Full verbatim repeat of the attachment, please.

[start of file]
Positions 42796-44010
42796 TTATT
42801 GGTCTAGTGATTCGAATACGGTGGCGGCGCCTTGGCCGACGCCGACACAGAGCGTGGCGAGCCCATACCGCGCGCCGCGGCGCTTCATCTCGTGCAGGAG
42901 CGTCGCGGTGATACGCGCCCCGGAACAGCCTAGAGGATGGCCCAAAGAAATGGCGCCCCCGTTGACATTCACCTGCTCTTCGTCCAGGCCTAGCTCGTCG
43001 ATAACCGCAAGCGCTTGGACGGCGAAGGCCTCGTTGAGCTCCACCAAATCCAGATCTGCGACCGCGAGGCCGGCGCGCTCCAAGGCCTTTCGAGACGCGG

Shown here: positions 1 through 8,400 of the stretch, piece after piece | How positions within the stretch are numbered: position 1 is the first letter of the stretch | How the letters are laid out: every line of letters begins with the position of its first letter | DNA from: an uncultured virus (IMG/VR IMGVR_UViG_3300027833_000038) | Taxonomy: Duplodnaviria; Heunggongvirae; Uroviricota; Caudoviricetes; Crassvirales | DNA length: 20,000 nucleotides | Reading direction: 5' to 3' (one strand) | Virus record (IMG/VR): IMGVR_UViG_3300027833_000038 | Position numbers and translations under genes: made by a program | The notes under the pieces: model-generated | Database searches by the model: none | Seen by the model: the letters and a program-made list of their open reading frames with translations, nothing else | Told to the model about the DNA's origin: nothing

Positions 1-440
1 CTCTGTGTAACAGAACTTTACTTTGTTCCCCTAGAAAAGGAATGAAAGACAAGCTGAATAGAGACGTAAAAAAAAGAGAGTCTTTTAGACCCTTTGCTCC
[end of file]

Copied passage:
Positions 42796-44010
42796 TTATT
42801 GGTCTAGTGATTCGAATACGGTGGCGGCGCCTTGGCCGACGCCGACACAGAGCGTGGCGAGCCCATACCGCGCGCCGCGGCGCTTCATCTCGTGCAGGAG
42901 CGTCGCGGTGATACGCGCCCCGGAACAGCCTAGAGGATGGCCCAAAGAAATGGCGCCCCCGTTGACATTCACCTGCTCTTCGTCCAGGCCTAGCTCGTCG
43001 ATAACCGCAAGCGCTTGGACGGCGAAGGCCTCGTTGAGCTCCACCAAATCCAGATCTGCGACCGCGAGGCCGGCGCGCTCCAAGGCCTTTCGAGACGCGG

Shown here: positions 1 through 8,400 of the stretch, piece after piece | How positions within the stretch are numbered: position 1 is the first letter of the stretch | How the letters are laid out: every line of letters begins with the position of its first letter | DNA from: an uncultured virus (IMG/VR IMGVR_UViG_3300027833_000038) | Taxonomy: Duplodnaviria; Heunggongvirae; Uroviricota; Caudoviricetes; Crassvirales | DNA length: 20,000 nucleotides | Reading direction: 5' to 3' (one strand) | Virus record (IMG/VR): IMGVR_UViG_3300027833_000038 | Position numbers and translations under genes: made by a program | The notes under the pieces: model-generated | Database searches by the model: none | Seen by the model: the letters and a program-made list of their open reading frames with translations, nothing else | Told to the model about the DNA's origin: nothing

Positions 1-440
1 CTCTGTGTAACAGAACTTTACTTTGTTCCCCTAGAAAAGGAATGAAAGACAAGCTGAATAGAGACGTAAAAAAAAGAGAGTCTTTTAGACCCTTTGCTCC